As anyone who has known me for more than a few hours has probably found out, I am a third-generation NHS staff member. I’ve been working in the health service on and off since I was a teenager, and will have been at NHS England for three years at the end of this week.
My parents are nurses who went into clinical leadership and management roles; my grandparents on my dad’s side were nurses before them. My extended family contains care workers, nurse consultants, a clinical psychologist, and a lecturer in adult nursing. Being born into the NHS – in more ways than one – has been a foundational part of my identity since long before I figured out my orientation.
My colleagues and I on the LGBT+ Staff Network Executive Committee here have been very focused for the past few months on the logistical side of Pride, especially London as it is the biggest and the first one on the calendar.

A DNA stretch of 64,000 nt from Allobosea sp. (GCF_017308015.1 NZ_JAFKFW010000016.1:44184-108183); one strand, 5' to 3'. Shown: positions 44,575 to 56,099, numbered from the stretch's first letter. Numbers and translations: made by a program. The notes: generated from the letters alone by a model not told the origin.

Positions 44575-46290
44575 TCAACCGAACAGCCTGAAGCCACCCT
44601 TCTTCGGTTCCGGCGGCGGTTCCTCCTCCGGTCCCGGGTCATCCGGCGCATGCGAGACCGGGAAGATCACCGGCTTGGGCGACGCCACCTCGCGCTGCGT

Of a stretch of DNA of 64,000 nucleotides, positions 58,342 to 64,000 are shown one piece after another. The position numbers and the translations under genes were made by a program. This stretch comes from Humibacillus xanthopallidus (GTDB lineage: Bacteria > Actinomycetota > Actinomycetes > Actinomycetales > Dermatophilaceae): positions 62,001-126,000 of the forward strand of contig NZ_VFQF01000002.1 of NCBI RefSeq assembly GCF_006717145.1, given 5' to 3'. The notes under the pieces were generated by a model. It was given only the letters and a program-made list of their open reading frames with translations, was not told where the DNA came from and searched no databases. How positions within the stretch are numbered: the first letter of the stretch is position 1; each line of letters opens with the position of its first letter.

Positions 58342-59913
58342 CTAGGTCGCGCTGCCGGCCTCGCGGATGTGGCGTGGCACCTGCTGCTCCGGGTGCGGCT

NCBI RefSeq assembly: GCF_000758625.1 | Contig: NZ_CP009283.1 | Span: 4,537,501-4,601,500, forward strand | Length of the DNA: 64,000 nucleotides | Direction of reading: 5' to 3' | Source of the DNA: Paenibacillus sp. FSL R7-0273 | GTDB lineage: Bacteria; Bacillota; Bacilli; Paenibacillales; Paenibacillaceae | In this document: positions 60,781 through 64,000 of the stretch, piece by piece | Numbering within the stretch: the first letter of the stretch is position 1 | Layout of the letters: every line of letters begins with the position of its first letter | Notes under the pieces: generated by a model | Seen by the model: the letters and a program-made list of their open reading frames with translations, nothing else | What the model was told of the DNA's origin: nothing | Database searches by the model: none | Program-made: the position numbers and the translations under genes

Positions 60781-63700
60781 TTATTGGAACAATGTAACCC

We had t-shirts and a banner made up with our NHS England corporate identity; we organised briefing packs and emergency plans for those people who were coming to meet us; we linked in with NHS Employers in order to walk alongside their float. Despite all of this, I’m not sure I really thought about what it was going to be like to walk all the way down Regent Street, down Pall Mall, past Trafalgar Square and onto Whitehall, bedecked in rainbows as standard but, for the first time, wearing NHS insignia.
So what was it like? It was incredible. I can honestly say I’ve never experienced anything like it.
As a non-frontline NHS staff member, I know – in the abstract – that we work for a service that is beloved by the public. Saturday took that way out of the abstract for me. I’m not sure how to really convey how it feels to walk down a street lined with people as far as the eye can see and have people applaud, and cheer, and chant “N! H! S!” in your direction, other than to say it was jubilant and delightful.
It was electrifying. It was energising. I was proud to be an out member of the NHS workforce before we moved off Portland Place and down the parade route, but that was nothing to the joy I felt once I had spent an hour basking in the warmth and esteem of the people lining the streets.